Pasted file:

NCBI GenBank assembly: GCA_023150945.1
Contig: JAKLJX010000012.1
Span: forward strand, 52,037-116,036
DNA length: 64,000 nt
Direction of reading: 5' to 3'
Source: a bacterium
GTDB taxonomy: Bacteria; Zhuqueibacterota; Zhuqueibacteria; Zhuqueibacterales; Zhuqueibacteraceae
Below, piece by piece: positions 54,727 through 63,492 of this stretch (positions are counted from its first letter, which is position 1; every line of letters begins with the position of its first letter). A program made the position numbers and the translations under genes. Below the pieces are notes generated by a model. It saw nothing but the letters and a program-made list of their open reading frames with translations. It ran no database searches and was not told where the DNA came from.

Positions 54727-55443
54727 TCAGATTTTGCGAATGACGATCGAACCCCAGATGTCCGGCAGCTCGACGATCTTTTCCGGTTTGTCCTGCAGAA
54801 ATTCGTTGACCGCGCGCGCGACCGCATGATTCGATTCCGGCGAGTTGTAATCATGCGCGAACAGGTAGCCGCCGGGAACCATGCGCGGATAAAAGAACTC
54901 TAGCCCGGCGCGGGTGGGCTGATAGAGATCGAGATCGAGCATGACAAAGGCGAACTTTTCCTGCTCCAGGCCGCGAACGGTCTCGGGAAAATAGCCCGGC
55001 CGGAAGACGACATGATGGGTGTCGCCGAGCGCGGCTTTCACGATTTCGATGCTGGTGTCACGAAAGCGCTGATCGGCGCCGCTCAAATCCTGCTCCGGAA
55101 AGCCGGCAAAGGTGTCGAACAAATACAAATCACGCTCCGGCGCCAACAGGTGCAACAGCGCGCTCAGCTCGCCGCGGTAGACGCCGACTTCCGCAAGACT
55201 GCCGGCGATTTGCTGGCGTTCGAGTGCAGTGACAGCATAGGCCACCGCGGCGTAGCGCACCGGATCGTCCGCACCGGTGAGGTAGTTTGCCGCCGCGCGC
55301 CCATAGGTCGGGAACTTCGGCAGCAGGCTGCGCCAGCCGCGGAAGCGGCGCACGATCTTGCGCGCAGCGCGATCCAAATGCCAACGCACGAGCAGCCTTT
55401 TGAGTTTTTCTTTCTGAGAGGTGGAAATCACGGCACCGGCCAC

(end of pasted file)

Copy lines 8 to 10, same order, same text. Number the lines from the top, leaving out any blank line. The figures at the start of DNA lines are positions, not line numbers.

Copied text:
Below, piece by piece: positions 54,727 through 63,492 of this stretch (positions are counted from its first letter, which is position 1; every line of letters begins with the position of its first letter). A program made the position numbers and the translations under genes. Below the pieces are notes generated by a model. It saw nothing but the letters and a program-made list of their open reading frames with translations. It ran no database searches and was not told where the DNA came from.

Positions 54727-55443
54727 TCAGATTTTGCGAATGACGATCGAACCCCAGATGTCCGGCAGCTCGACGATCTTTTCCGGTTTGTCCTGCAGAA